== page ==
Analysis Of Augustus Caesar In The Aeneid

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Augustus Caesar was the one of the main powers in ancient Rome and a member of the second triumvirate. When one of the other members, Mark Antony, committed suicide along with his lover, Cleopatra, there was a lot of outrage being expressed by the entire general populace about what was going on with the state of their country. Augustus was now the undisputed political and militaristic power in Rome. Now that he had attained such power, he wanted to maintain it at all costs. To do this, he had to be backed by not only the Roman senate and Aristocracy; but also by Rome’s everyday citizen. In an effort to change public opinion about him, Augustus turned where many other leaders in history have; propoganda. The propaganda that Augustus spread…show more content…
The story does follow his personal journey to the shores of Italy and the problems in between very closely. But his character seems to be lacking in every aspect. Aeneas’ personality in The Aeneid is one that might be a typical example of Roman culture. He is ”duty bound”(4.545), and a “man of honor” (12.427), and above all else; subordinate to anything and everything the gods will him to do. He is the archetype that all other Romans should strive to be. In today’s society, however, Aeneas’ actual role, personality, and lack of action leaves a protagonist with much left to be…show more content…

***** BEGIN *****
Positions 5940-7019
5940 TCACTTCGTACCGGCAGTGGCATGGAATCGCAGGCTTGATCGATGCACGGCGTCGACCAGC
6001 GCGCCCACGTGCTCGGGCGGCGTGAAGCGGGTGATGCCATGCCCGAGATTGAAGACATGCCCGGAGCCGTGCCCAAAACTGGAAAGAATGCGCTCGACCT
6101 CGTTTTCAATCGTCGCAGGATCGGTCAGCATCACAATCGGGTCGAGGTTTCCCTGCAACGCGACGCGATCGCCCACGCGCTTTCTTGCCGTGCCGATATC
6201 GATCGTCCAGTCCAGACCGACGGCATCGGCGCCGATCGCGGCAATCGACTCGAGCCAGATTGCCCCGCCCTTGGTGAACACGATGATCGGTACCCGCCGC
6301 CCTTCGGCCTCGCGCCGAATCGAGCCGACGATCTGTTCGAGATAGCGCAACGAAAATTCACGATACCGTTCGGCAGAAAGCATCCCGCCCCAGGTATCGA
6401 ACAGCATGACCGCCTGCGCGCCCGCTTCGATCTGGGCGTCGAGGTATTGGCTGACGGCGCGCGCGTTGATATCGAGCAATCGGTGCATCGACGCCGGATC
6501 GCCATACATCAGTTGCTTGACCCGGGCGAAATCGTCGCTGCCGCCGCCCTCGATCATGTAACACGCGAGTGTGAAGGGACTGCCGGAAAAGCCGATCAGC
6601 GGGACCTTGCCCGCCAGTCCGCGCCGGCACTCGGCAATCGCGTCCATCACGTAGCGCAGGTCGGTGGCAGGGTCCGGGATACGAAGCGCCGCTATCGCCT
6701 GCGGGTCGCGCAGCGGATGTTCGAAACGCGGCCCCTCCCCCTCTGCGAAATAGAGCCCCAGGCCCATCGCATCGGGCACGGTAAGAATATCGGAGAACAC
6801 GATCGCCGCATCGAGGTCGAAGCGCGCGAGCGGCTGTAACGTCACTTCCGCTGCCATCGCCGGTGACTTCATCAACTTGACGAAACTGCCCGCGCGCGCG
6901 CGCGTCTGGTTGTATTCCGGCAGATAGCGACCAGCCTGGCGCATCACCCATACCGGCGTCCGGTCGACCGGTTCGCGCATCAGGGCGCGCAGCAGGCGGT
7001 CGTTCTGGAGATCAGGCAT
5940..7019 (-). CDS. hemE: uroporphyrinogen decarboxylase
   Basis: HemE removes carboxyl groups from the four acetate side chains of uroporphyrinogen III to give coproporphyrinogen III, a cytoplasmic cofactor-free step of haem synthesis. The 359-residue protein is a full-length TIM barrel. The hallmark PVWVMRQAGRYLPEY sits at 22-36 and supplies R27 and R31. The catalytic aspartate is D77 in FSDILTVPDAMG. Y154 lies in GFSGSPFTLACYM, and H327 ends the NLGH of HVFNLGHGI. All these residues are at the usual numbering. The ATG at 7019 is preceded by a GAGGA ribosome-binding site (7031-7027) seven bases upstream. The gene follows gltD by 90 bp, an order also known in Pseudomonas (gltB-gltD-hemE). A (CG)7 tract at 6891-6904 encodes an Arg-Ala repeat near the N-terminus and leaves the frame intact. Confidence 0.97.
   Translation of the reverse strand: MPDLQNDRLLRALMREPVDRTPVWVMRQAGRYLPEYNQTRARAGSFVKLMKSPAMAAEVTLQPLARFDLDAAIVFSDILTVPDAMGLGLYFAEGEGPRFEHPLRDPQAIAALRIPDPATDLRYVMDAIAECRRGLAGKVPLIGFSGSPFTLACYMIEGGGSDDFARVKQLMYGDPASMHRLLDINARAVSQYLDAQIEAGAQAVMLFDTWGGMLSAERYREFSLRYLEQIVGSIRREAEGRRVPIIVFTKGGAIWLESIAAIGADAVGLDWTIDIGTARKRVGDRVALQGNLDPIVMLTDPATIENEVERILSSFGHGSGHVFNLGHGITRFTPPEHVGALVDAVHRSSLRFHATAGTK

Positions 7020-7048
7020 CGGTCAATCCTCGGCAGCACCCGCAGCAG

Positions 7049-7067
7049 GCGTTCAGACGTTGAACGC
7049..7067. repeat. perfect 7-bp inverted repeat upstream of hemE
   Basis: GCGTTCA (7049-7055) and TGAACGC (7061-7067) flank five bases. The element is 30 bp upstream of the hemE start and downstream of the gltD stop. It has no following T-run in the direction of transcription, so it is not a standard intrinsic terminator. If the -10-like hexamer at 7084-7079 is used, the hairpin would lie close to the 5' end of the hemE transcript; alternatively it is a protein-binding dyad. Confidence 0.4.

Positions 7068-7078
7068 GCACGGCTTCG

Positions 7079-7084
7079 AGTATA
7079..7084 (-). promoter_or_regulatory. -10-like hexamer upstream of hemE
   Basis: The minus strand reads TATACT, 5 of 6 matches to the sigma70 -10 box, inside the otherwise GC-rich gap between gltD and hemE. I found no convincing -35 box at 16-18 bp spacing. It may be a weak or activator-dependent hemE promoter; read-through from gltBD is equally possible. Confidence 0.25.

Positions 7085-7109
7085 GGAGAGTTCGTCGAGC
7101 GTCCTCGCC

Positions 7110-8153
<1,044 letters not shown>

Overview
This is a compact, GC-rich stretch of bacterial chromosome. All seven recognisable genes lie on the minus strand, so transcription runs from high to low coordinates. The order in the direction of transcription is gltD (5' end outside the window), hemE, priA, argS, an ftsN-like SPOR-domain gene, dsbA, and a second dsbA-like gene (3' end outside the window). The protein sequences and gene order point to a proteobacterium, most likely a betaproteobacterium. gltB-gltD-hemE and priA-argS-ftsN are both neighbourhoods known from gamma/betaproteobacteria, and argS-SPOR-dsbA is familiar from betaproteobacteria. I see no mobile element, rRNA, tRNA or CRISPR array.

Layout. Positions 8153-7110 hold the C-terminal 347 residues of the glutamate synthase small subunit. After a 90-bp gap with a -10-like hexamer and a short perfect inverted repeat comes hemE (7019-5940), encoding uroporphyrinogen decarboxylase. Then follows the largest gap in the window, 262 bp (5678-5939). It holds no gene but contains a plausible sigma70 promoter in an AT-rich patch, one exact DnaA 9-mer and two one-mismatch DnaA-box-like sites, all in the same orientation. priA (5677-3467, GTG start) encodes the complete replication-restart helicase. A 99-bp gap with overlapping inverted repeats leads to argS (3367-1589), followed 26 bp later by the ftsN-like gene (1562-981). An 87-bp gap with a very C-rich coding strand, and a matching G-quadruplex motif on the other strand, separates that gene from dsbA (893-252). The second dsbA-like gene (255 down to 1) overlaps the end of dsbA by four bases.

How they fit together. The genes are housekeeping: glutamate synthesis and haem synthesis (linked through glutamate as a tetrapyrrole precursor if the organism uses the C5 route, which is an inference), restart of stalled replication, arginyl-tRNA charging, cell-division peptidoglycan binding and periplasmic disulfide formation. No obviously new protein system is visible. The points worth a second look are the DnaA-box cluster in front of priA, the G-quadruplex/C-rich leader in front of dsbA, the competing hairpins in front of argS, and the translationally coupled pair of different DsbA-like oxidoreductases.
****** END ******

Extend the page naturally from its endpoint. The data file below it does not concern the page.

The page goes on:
Saying he will bring forth a Golden Age the likes of which the world has never known. This statement should come as no surprise as the man said to usher in a golden era is also the one ushering the creation of the poetry. He also points out that Augustus is to be from the direct line of Caesar. When Julius Caesar was brutally stabbed by his colleagues at the steps of the senate, his will was read aloud in the public square. In this will he named his grandnephew, Augustus,as his main heir. While he is of the line of Julius Caesar, it is not as direct as the passage would lead readers to believe. The trip to the Blessed Groves also presents another aspect of Roman culture; ancestry and legend. Whenever something great was accomplished by a politician, writer, or war figure, the first first thing that could be expected would be a comparison to those great Romans who came before. This is also the most likely reason for Virgil choosing to follow the path of Aeneas and not simply writing a piece directly praising Augustus. The foundings of Rome are shrouded in mythology and legend. Such an undetermined past leaves room for even more great
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